That is the view of former New Zealand captain Sean Fitzpatrick, who says that while England can be one of the main threats at next year's showpiece event in Japan, it depends how they fare against South Africa, the All Blacks, Japan and Australia next month.
England coach Eddie Jones is due to announce his squad for the Twickenham tests tomorrow but his plans have been hit by a string of injuries to key players like forwards Billy and Mako Vunipola, Chris Robshaw and Joe Launchbury.
Jones has faced criticism this year after his side lost five test matches out of eight, including two defeats in South Africa and a disappointing Six Nations campaign.
But Fitzpatrick does have sympathy for 58-year-old Australian, who initially took an England side who went out in the pool stage of the 2015 World Cup on home soil on an 18-game winning run.
"I think he (Jones) did a good job, he turned around the fortunes of the players that were there in 2015 and not many players changed and they started winning games," the former New Zealand hooker said.
"Whether they were able to sustain that level of intensity on and off the field, that's where they seem to have fallen down and with the injuries now he's running out of time in terms of 10 months out (from the World Cup) not knowing what your combinations are, it is a concern.
"He's put real pressure on himself to get some results and if he goes through the autumn and loses a few of those games, they're going to be under real pressure," Fitzpatrick added.
"But I still believe they've got the players to be serious contenders at the World Cup.
The 55-year-old Fitzpatrick sees the main threat for the All Blacks coming from the northern hemisphere.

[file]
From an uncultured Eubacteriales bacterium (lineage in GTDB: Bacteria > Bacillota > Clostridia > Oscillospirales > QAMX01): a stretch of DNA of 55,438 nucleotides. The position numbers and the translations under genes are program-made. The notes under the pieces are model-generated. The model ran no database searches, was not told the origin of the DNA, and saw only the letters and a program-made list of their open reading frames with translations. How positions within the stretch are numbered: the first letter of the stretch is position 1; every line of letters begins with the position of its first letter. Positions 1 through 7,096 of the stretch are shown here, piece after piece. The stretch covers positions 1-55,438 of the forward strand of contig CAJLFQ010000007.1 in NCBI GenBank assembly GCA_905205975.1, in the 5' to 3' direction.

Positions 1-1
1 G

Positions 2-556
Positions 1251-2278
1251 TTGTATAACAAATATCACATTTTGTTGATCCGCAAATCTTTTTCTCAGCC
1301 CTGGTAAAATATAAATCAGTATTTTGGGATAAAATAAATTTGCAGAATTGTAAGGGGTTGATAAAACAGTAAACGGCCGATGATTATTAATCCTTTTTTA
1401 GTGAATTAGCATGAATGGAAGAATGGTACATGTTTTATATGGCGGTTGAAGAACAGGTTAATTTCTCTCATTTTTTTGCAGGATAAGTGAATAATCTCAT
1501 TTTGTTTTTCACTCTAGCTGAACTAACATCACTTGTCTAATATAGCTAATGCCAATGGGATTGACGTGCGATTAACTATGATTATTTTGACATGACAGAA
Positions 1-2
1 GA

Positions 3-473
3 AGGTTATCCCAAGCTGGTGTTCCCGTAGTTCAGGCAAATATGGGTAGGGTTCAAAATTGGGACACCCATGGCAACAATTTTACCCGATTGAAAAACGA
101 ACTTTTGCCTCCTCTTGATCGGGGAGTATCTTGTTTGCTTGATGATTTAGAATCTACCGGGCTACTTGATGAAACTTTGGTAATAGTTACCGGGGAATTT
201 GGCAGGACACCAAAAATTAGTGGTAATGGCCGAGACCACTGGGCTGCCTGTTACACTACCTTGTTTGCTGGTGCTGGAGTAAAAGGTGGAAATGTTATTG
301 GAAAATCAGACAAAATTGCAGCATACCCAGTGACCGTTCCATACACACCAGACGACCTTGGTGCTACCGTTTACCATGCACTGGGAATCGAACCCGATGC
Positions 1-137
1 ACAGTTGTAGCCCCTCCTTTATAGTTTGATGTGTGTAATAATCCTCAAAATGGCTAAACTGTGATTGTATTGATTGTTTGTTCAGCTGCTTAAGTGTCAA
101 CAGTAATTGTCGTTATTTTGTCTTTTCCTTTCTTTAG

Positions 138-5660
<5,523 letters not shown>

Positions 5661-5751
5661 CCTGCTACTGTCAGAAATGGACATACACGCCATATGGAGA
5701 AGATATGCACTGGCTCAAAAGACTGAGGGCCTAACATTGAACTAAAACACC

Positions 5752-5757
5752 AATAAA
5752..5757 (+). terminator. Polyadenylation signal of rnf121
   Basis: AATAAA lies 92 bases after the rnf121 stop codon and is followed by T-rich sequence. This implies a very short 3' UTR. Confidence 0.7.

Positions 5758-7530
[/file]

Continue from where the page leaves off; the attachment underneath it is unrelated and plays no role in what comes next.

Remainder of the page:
"If England can get the combinations right, if they pick the right players and they're able to rest their players, there's still a lot of time left," he said.
Fitzpatrick, who won the inaugural World Cup with New Zealand in 1987, believes England have issues to overcome despite their wealth of resources as they bid for a second World Cup triumph after lifting the trophy in 2003.
"Even though they have the most players in the world, they have more money than anyone else, the pressure that is put on the elite players (in England) is quite significantly different to the other top nations in the world," Fitzpatrick said.
"Look at the All Blacks, look at Ireland, there's a reason they are one and two in the world at the moment and that's the way they look after their players, So that's an issue that Eddie's got to deal with and he knows that."
If England were looking for inspiration, they need only cast their minds back to last month when South Africa stunned New Zealand 36-34 in the Rugby Championship in Wellington - their first away win over the All Blacks in almost 10 years.
There was also Ireland's first ever victory over New Zealand in November, 2016 which ended an 18-game winning run for Steve Hansen's side.
"South Africa beating the All Blacks in the Championship has given 26, 27 South African players the belief that they can beat the All Blacks where no-one in that team had beaten the All Blacks before. The same with Ireland when they beat the All Blacks. A lot of the game today is about belief," Fitzpatrick said.
New Zealand still wrapped up their sixth southern hemisphere title this month and remain the team to beat at the first World Cup held in Asia.
Not that Fitzpatrick thinks his compatriots are complacent as they aim to win an unprecedented third successive world title.
"The All Blacks selectors and the senior players are very much on-tune, they know what it takes to win a World Cup. Ninety percent of them have all done it," he said.
"But it's going to be very difficult and they will not underestimate the challenge that is put on them.
"The World Cup is a funny old thing, there are moments that change games and that can happen we've seen it previously. But, at the moment, you have to say the All Blacks are the team to beat."